Blue cheese in picture was larger than it appears

But for drinks, even though the wine and cocktails aren't cheap (wines by the glass ranged from about $10-25), I would recommend the bar at Ca Va. Savor a drink slowly to soak up the atmosphere (and don't forget to check out the bathrooms, a floor below the lobby level, which are opulent to the extreme)... and then head next door to Shake Shack for some quality eats.

Ca Va
310 W. 44th Street, at 8th Avenue

Friday, September 10, 2010

LWF&D goes back to colleeggggggeeee... back in time

The next stop on my journey was Williamsburg, PA, for William & Mary. I'd been to Williamsburg once a long, long while ago, and I was pleasantly surprised this time around to find that I still liked the area quite a bit.

The old town area has quite a few tempting restaurants, from the Fat Canary to Trellis, but I was looking for something quick and simple. Off to Aromas, a local coffee shop, I went, and soon I had a Greek salad and a seat at a nice people-watching outdoor table. The salad was typical but fresh, with a lot of extremely salty milky feta. The balsamic vinaigrette on the side was particularly tasty.


And after dinner, I headed for the final treat of the trip. You'll laugh, but I'm serious: Dairy Queen. I love DQ. This one was a drive-through, and I honestly haven't procured any food in a drive-through manner in so many years, I actually can't even remember where or when the last time was. But fortunately I remembered the technique, and soon I was digging in to a small cup of their vanilla-chocolate swirl. Milky, sweet, chocolate-vanilla heaven. Why, oh why, don't they have DQ in NYC?

Oh DQ, how you tug on my heart

And then back home the next day to enjoy the beautiful fall weather in the city. Hope you all are having a delightful early September as well!

431 Prince George Street, Williamsburg, VA

Dairy Queen
105 Bypass Road, Williamsburg, VA

Thursday, September 9, 2010

Eataly is insane

To celebrate his last weekend in town before moving to the West Coast, BL and I checked out Eataly for a Saturday evening meal. And let me tell you this: it is INSANE. Don't go there if you're looking for a relaxing meal, or a relaxing... anything. I honestly think it would be the coolest place on earth if the rest of earth's humanity weren't there with you at the same time; currently, it's just too freakin' crowded to be a fun place to be.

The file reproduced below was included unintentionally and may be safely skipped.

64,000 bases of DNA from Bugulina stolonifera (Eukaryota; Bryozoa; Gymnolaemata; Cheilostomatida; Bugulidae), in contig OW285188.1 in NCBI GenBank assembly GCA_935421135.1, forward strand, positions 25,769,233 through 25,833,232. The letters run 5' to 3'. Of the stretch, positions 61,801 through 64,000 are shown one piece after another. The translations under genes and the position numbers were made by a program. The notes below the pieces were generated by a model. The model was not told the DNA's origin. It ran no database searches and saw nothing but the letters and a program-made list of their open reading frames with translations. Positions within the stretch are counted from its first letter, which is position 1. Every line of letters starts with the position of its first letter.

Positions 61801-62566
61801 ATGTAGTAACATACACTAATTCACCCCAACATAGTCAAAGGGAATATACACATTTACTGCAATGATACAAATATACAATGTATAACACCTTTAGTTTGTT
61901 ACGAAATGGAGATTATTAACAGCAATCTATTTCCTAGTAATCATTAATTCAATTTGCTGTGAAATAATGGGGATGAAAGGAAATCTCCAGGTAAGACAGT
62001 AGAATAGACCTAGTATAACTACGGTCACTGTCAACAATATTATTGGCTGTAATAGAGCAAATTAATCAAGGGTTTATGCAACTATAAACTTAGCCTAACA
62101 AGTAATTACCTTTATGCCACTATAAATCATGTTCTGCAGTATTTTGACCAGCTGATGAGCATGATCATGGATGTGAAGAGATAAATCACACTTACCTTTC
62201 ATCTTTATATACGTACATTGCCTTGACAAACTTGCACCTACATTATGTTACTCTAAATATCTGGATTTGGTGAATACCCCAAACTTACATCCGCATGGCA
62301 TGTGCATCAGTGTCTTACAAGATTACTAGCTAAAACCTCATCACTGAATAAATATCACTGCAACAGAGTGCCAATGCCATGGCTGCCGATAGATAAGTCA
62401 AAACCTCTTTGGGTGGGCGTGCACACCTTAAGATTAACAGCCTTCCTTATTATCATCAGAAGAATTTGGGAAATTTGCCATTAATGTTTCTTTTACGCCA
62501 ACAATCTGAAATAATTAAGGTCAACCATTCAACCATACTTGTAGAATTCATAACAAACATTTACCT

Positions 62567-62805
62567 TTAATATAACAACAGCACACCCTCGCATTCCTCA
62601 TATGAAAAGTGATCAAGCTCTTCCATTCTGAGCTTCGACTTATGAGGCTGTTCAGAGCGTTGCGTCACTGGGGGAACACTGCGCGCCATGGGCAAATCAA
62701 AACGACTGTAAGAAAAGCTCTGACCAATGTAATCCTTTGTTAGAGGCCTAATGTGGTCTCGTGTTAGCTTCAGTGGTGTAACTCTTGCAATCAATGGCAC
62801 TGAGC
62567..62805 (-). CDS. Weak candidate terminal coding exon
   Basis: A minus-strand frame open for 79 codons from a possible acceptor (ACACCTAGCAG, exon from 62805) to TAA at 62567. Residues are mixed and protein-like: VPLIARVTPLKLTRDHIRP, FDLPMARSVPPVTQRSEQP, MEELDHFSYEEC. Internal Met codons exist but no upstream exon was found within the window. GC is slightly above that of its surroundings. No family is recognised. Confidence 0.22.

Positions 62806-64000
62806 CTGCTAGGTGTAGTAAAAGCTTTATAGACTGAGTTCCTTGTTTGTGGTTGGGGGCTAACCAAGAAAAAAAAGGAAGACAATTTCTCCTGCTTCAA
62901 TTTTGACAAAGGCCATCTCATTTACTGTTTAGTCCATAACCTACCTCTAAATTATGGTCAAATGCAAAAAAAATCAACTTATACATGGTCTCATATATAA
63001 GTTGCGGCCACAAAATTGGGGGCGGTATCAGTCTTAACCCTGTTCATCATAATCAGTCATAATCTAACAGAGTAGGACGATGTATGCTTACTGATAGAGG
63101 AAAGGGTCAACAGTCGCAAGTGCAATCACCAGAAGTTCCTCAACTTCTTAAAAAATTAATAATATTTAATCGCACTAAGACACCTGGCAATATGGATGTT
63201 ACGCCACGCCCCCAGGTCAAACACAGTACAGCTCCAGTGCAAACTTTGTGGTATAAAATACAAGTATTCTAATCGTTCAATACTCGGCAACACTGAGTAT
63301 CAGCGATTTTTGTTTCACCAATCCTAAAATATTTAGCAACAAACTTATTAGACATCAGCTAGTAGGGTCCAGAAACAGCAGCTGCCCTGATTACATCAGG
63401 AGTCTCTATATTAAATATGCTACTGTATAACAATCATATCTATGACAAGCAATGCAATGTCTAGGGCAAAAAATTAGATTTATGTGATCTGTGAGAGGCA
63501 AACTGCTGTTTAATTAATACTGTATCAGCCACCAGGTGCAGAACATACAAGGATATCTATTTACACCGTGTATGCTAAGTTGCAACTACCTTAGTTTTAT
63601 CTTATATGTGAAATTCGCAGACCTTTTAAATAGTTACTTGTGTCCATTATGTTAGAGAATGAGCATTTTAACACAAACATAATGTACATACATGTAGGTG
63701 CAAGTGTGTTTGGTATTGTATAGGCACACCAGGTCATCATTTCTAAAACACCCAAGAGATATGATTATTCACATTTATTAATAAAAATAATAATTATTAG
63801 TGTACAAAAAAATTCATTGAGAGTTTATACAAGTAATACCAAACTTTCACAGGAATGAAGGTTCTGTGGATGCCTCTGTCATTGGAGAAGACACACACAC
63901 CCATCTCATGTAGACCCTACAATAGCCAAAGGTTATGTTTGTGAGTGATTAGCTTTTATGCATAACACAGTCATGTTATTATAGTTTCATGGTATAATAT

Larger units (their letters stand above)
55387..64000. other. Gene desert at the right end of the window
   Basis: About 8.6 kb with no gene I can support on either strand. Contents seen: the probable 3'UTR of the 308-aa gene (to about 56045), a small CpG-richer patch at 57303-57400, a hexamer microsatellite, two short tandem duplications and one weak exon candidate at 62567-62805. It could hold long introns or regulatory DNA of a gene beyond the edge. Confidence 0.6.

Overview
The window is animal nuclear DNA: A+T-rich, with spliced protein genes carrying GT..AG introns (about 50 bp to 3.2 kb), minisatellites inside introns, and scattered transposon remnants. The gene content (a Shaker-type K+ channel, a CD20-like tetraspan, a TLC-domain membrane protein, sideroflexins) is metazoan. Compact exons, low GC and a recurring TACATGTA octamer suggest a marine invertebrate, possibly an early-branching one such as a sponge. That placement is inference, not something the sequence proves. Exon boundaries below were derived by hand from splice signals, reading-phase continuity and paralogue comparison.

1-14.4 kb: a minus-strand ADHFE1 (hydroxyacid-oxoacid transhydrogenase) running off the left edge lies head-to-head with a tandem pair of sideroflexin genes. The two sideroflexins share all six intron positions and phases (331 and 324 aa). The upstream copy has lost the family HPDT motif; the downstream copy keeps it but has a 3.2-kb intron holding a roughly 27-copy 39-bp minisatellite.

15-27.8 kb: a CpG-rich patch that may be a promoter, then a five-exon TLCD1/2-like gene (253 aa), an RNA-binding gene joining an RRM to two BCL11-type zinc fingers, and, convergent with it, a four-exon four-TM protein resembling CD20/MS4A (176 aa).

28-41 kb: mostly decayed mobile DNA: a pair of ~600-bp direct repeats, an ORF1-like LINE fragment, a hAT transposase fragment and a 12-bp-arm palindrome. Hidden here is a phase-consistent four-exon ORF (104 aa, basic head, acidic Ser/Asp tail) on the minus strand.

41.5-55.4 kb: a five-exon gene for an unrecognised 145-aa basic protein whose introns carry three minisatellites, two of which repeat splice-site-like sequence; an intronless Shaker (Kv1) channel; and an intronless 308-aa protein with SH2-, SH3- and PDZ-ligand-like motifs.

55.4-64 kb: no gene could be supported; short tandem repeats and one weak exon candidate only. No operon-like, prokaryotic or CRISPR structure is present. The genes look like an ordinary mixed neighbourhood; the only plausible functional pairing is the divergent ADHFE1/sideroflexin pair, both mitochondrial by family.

For the uninitiated, basically Eataly is like a huge Italian market. There are areas to buy produce, cheese, pasta, bread, imported Italian products, fish, charcuterie, wine, etc. etc. etc. for ever and ever Amen. Some pictures of the madness are below:

The first stall as you enter: heirloom tomatoes

Fruit. Prices are comparable to Whole Foods

There are big gathering areas with high tables where people are eating cheese and drinking wine. In general, most people are wandering around the market with a beer or glass of wine in their hands-- very Italian

The pastry case, already somewhat picked over before our dinner

BL and I wanted dinner, so I waited in an interminable line and was lucky enough (dodging a 45-minute wait) to snag seats in their Verdure restaurant. By restaurant I really mean "area of tables in the middle of the floor"; you're not really shielded from the other shoppers, who are rushing past you pushing their futuristic plastic baskets. Rather, you're kind of sitting there, eatin' some food, in the middle of the loud, frenzied morass of humanity.

Anyway, the service is friendly and relatively prompt. Verdure, not surprisingly, focuses on vegetables, so we ordered some vegetable dishes. BL went with the pesto lasagna, which was pretty rich and delightful, and the bruschetta, which was "some of the best he's ever had." I stole bites of each, and I verify that the tomato-basil bruschetta was actually pretty stellar.

Pretty, and hearty, and cheesy

The bruschetta of the day-- fresh and vibrant and not too oily

My choice was slightly less successful: the pinzimonio citronette, basically shaved raw vegetables covered in an oily lemon vinaigrette. It was crunchy. And bland. And a pitifully small portion for $11. I left almost hungrier than I had been when I'd arrived, if that's even possible.

My sad concoction

Oh, and there's bread, but no olive oil or salt. Ah-kay.

Straight-up, slightly-stale-around-the-edges carbs

We paid and headed through the throngs to check out the dessert offerings. The pastry case had been pretty much cleared out, so we figured we'd have better luck at the gelato bar. Not really. All the good flavors were gone; I tried a taste of the fior de latte, the apricot, and the fig. All were "meh." Disappointed, we left the market to seek our fortunes (desserts) elsewhere.

All in all, Eataly is simply overwhelming. Everything is larger than life, including Mario Batali and Lidia Bastianich, both of whom were roaming the market, snapping photos, and investigating the goings-on while BL and I were there (which is impressive. Glad to see they're on the ground). I wouldn't necessarily recommend the meal we had there; it was overpriced and not especially relaxing. But I would recommend that you stop in at Eataly just to have the experience. Perhaps go at an off-time if you can to try to dodge the crowds, pick up some reasonably-priced produce and cheese, and have a picnic in Madison Park. Now THAT would be a good idea.
(for Eataly in general)
200 Fifth Avenue at 23rd Street